Which Herbicide to use…

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Photo by Nic Colgrove

Spring is coming. And with the onset of warm weather and more spring rains, comes many different lawn weeds. Each year we tend to find new herbicides in the garden center of our favorite stores. However, when dealing with pesticides, it is very important to know what you are purchasing and how to correctly use it so as to not harm the environment, pollinators, and beneficial plants.

One of the things we all need to remember when using pesticides is to use the right product for the job and to know what you are using. To use the trade name Roundup isn’t going to be enough anymore. There are a lot of new Roundup brand products that each have a different combination of chemicals.

Roundup 365 is a new product from Scotts that contains both glyphosate, which is the active ingredient in the general Roundup product, as well as Imazapic. Imazapic is a selective herbicide used to control annual and perennial grasses as well as some broadleaf weeds. It has a trait that allows it to last longer in the soil than a regular glyphosate product which is essentially deactivated when it hits the soil. In accordance with the label, Roundup 365 should only be used in cracks and crevices in sidewalks, driveways, walkways, and tennis courts, amongst patios and paths, along fences, foundations, curbs, retaining walls, and landscape borders, and in gravel areas and parking areas. It is not to be used in areas where planting or seeding will occur for the next year or in the root zone of plants or in any other garden setting where desired plants are. Also, be careful when applying this to fenced areas as it should not be applied where there are desired plants on the other side of the fence that could be damaged with the application of this product.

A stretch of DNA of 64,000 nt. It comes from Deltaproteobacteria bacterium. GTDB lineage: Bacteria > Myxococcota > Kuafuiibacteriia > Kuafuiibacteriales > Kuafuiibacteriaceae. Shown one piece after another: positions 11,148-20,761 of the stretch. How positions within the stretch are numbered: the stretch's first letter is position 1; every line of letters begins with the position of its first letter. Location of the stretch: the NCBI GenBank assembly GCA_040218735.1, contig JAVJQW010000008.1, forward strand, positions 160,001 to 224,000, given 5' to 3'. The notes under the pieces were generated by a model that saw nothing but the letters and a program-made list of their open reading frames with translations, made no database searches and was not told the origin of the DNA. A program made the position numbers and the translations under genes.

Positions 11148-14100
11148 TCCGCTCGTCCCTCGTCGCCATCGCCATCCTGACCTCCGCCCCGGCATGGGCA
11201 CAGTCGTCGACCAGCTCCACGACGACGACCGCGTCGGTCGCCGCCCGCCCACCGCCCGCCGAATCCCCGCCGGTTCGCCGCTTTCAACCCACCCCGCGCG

Roundup for Lawns is another new product made by Scotts that actually contains no glyphosate. Roundup for Lawns contains MCPA, Quinclorac, Dicamba, and Sulfentrazone. MCPA is a herbicide similar to 2,4-D for broadleaf weeds. Quinclorac is a post-emergent crabgrass and annual grass herbicide. Sulfentrazone is the active ingredient found in Sedgehammer that is often used on yellow nutsedge. Dicamba is one of the 3 active ingredients in Trimec that is used for broadleaf weed control in a lawn. This product can be used over an established lawn because it has no ingredients that will kill established turfgrass.

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*Reference to commercial products or trade names is made with the understanding that no discrimination is intended of those not mentioned and no endorsement by University of Nebraska–Lincoln Extension is implied for those mentioned.

Dicamba is a pesticide that we should be very careful with, as well as any pesticide that contains dicamba which includes Roundup for Lawns and Trimec. Dicamba can turn into a gas and move to non-target plants as a vapor in temperatures of 85 degrees and above. This volatilization can occur for the day and even a couple of days after application. So Dicamba products shouldn’t be used in the summer months. Also, be very careful with Dicamba products in your lawn around trees and shrubs. This product can cause injury to these plants when it moves through the soil and comes into contact with the roots. Limit use of this product to no more than twice per growing season around tree roots to avoid injury.

Each of these Roundup products are labeled for different uses. So, make sure that you always read and follow the label instructions provided with the product to ensure that you are using the product correctly and so that you don’t harm the environment or any non-target plants. Always keep the label and product instructions with the product so you will always know how and where to properly apply it.

*Reference to commercial products or trade names does not imply endorsement by Nebraska Extension or bias against those not mentioned.

Henbit?!

Henbit from canva

It’s spring, finally! I know our winter wasn’t terrible this year, but I always look forward to spring. That is such an exciting time of the year, all of our plants are greening up and the early blooming trees, shrubs, and bulbs are beginning to show us their beauty for the year. However, not everything about spring is fun and games. This is the time of the year I always get calls about that dreaded purple flowering weed in our lawns and gardens.

Henbit is the purple blooming weed that shows its ugly face very early in the spring. This is the weed that will cover crop fields early in the spring with large expanses of purple blossoms. This weed is also quite prevalent in our lawns and gardens.

henbit, steve dewey, Utah State Univ, Bugwood